Science & Education 28 (6-7):711-730 (2019)

Authors
Michael T. Stuart
National Yang Ming Chiao Tung University
Abstract
Imagination is necessary for scientific practice, yet there are no in vivo sociological studies on the ways that imagination is taught, thought of, or evaluated by scientists. This article begins to remedy this by presenting the results of a qualitative study performed on two systems biology laboratories. I found that the more advanced a participant was in their scientific career, the more they valued imagination. Further, positive attitudes toward imagination were primarily due to the perceived role of imagination in problem-solving. But not all problem-solving episodes involved clear appeals to imagination, only maximally specific problems did. This pattern is explained by the presence of an implicit norm governing imagination use in the two labs: only use imagination on maximally specific problems, and only when all other available methods have failed. This norm was confirmed by the participants, and I argue that it has epistemological reasons in its favour. I also found that its strength varies inversely with career stage, such that more advanced scientists do (and should) occasionally bring their imaginations to bear on more general problems. A story about scientific pedagogy explains the trend away from (and back to) imagination over the course of a scientific career. Finally, some positive recommendations are given for a more imagination-friendly scientific pedagogy.
Keywords scientific imagination  epistemology of imagination  imagination  science education  sociology of science
Categories (categorize this paper)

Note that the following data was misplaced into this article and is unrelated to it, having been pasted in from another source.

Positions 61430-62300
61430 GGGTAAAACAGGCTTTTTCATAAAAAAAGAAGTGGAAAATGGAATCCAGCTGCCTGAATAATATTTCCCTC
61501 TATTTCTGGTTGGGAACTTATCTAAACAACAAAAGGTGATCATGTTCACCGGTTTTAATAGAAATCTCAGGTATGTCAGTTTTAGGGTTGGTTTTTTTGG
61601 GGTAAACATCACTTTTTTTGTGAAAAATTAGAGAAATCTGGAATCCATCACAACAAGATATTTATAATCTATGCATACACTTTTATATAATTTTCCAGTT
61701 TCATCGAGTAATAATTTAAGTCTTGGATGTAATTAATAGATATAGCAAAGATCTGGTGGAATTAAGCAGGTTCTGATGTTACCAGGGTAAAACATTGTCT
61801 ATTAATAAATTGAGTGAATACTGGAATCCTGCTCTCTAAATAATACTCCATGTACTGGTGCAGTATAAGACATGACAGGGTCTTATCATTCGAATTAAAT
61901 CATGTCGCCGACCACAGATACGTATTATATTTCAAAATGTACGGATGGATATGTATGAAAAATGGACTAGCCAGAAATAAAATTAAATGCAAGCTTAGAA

ISBN(s)
DOI 10.1007/s11191-019-00067-9
Options
Edit this record
Mark as duplicate
Export citation
Find it on Scholar
Request removal from index
Revision history

Download options

PhilArchive copy

 PhilArchive page | Other versions
External links

Setup an account with your affiliations in order to access resources via your University's proxy server
Configure custom proxy (use this if your affiliation does not provide a proxy)
Through your library

References found in this work BETA

Mental Imagery: In Search of a Theory.Zenon W. Pylyshyn - 2002 - Behavioral and Brain Sciences 25 (2):157-182.
How Do Scientists Think? Capturing the Dynamics of Conceptual Change in Science.Nancy Nersessian - 1992 - In R. Giere & H. Feigl (eds.), Cognitive Models of Science. University of Minnesota Press. pp. 3--45.

View all 26 references / Add more references

Citations of this work BETA

Duhem on Good Sense and Theory Pursuit: From Virtue to Social Epistemology.Jamie Shaw - 2020 - International Studies in the Philosophy of Science 33 (2):67-85.

Add more citations

Similar books and articles

Imagination: A Sine Qua Non of Science.Michael T. Stuart - 2017 - Croatian Journal of Philosophy (49):9-32.
Science and the Imagination in the Age of Reason.R. Downie - 2001 - Medical Humanities 27 (2):58-63.
Morality as Art: Dewey, Metaphor, and Moral Imagination.Steven Fesmire - 1999 - Transactions of the Charles S. Peirce Society 35 (3):527-550.

Analytics

Added to PP index
2019-08-18

Total views
149 ( #70,833 of 2,448,174 )

Recent downloads (6 months)
30 ( #23,307 of 2,448,174 )

How can I increase my downloads?

Downloads

My notes